Wednesday, September 4, 2019

Reading on a Theme: Memories of 9/11

We are coming up on the anniversary of 9/11. Today I wanted to bring you a collection of stories that grapple with the events and repercussions of that event. For readers who are too young to remember the 9/11 attacks and for those who were not yet born, these books can help convey the emotional impact of that day.

Family Ties:
It's the 15th anniversary of the 9/11 attacks, and Deja and her 5th-grade classmates don't understand why they have to learn about something that happened before they were born. Deja is more worried about her family's money problems, babysitting her siblings, navigating a new school, and whether or not her new classmates will shun her once they learn that she lives in a homeless shelter. As Deja and her friends Ben and Sabeen learn more about the Twin Towers, they find that they have very personal connections to that day. Towers Falling is a heartfelt book, written a manner than is very accessible for middle grade students. I loved the friendships in Jewell Parker Rhodes's book.

Unwanted Fame:
On her first birthday Abbi Hope Goldstein became the face of 9/11 when she captured in a famous photograph and dubbed Baby Hope. Now, fifteen years later, Abbi is looking for one summer of normal; one summer where she's not Baby Hope; one more summer before her 9/11-related medical issues catch up to her. She's not going to find it, but she will find Noah Stern, who has his own reasons for obsessing over the Baby Hope photo. Hope and Other Punchlines is a beautiful, sad, poignant, funny, and hopeful read. I absolutely loved the relationship between Abbi and Noah. Their banter was so endearing. Julie Buxbaum's books always perfectly balance serious subjects with a bit of lightheartedness and a whole lot of humanity.

Confronting Islamophobia:
A Very Large Expanse of Sea is set in 2002, a year after 9/11, and just existing in America as a hijabi teen is extremely difficult. Shirin wears her indifference like armor. She's all angles and jabs and has no time for anyone. But something about Ocean James--maybe it's the fact that he won't accept a brushoff--chips away at Shirin's barriers. But as Ocean and Shirin come together two worlds collide, bringing out so much prejudice and vitriol. Ah. This is a lovely book. Tahereh Mafi excels at bringing the reader into Shirin's world. She delivers the emotions, but the book also really makes the reader think. The character development is exceptional, and I loved the breakdancing.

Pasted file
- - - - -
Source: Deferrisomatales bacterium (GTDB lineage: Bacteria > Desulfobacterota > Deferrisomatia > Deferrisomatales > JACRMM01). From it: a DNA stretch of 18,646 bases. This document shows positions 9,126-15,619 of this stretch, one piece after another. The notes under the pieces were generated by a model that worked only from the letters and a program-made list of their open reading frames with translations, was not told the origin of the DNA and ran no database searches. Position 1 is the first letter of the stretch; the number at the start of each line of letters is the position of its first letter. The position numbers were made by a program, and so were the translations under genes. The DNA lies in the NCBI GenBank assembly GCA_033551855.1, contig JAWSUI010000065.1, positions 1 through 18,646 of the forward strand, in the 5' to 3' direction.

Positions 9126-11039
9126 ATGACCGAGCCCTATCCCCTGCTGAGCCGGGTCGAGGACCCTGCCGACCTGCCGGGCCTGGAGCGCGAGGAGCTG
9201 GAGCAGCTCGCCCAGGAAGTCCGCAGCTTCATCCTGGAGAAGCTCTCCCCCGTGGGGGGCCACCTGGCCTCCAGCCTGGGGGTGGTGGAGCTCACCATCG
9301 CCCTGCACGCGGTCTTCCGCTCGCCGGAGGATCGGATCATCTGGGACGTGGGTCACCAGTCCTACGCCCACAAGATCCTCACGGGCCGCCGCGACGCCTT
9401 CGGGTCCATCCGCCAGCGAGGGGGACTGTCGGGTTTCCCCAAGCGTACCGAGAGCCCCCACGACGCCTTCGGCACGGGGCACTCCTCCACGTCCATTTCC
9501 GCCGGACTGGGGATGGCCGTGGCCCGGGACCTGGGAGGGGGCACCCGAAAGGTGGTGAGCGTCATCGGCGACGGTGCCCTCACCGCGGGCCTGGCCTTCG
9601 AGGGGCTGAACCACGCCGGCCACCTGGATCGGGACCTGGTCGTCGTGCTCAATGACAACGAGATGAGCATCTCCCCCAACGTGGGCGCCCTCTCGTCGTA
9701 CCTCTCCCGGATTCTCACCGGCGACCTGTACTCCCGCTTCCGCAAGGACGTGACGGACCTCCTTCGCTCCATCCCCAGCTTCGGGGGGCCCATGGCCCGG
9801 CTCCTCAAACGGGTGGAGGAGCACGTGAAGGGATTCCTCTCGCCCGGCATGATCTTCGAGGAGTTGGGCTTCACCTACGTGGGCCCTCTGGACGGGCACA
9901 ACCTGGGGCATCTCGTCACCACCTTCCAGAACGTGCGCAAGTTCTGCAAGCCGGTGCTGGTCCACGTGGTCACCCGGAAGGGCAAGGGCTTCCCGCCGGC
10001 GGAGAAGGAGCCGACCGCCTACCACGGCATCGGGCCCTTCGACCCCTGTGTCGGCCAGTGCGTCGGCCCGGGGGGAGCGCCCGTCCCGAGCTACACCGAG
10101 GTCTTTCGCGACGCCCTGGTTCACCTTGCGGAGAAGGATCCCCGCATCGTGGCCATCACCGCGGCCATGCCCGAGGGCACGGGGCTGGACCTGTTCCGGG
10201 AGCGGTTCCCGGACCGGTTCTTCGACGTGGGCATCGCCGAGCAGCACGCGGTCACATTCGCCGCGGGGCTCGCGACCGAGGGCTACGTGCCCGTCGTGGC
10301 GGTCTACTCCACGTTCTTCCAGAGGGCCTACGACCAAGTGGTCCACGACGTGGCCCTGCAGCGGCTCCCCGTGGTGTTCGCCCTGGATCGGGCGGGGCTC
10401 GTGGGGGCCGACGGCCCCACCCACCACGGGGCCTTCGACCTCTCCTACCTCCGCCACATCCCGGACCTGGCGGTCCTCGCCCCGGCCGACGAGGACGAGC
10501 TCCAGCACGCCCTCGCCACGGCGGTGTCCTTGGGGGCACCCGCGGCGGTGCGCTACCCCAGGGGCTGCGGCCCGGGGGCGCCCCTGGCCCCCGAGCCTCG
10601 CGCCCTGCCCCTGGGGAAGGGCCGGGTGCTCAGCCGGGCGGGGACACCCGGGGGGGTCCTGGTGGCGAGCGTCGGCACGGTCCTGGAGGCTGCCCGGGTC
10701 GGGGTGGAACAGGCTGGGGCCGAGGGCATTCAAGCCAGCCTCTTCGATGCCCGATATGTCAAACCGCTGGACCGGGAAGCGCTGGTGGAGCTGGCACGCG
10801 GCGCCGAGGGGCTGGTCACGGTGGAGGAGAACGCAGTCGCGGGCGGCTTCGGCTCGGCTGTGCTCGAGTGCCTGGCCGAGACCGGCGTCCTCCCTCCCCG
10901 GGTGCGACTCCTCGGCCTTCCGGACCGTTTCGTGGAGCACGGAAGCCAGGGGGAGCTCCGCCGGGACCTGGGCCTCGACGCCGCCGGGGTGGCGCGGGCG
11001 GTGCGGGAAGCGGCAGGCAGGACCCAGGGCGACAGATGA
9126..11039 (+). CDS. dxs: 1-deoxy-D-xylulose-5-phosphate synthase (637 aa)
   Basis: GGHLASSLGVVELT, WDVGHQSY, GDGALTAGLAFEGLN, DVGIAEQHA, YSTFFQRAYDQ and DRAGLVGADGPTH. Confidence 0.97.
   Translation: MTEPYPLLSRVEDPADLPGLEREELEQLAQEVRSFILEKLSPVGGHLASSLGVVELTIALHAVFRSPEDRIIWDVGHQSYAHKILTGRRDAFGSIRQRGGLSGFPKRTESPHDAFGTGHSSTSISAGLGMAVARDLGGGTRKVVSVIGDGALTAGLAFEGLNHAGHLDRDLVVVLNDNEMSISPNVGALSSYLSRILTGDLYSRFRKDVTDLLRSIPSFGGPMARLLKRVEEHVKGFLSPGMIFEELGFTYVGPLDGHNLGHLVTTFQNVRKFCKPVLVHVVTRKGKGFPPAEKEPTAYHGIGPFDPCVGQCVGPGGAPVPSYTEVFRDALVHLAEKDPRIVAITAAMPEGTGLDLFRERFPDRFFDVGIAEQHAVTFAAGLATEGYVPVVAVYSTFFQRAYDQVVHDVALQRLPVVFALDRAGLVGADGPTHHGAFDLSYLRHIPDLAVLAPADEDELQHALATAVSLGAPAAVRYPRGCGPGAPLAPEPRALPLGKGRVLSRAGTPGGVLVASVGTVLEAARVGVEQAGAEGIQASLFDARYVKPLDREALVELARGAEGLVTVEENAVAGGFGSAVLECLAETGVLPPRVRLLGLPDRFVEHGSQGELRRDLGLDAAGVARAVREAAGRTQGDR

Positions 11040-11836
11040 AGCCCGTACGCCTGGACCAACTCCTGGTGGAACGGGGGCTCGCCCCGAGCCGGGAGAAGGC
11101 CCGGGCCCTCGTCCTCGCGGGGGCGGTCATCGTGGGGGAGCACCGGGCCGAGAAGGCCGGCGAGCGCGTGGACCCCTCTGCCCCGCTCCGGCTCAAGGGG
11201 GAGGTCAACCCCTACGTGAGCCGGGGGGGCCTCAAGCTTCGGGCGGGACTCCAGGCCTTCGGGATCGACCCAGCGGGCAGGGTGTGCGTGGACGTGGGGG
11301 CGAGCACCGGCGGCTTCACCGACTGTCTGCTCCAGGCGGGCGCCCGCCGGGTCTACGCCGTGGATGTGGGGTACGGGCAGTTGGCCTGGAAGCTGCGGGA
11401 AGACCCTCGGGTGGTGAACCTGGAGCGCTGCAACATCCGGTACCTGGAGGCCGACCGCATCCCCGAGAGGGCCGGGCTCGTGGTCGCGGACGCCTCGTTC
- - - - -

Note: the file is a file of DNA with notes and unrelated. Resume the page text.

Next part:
The Past and Present:
All We Have Left by Wendy Mills tells the story of Jesse, a 2016 teenager whose brother died in the 9/11 attacks, and Alia, a Muslim-American teen who is trapped in the north tower on that fateful day. The book alternates between the two timelines, eventually weaving the stories of these two girls together.  Wendy Mills does such an excellent job transporting her readers into the towers and taking them through all the psychological and physical struggles of her characters. In Jesse's timeline, we see how 9/11 has a lasting impact for the families of the victims and the survivors. The book handles issues of religion very respectfully and thoughtfully. This book impacted me deeply. It's a powerful, beautiful, emotional, and ultimately healing read.

The Comfort of Strangers:
On the morning of September 11, 2001, Kyle Donohue has to evacuate his lower Manhattan high school. Crossing the Brooklyn Bridge on foot on his way home he finds a girl wearing wings. She doesn't remember her name or how she got there. Kyle's father is a police officer, and Kyle worries about the danger his father is in. Meanwhile, his mother is trapped in California after the United States shuts down its airspace. Though expansive in its appeal, Gae Polisner's book focuses on how the events of 9/11 and its immediate aftermath directly impact two teenagers. The narration alternates between Kyle and the girl and between prose and verse. The Memory of Things is a powerful story that is beautifully written.

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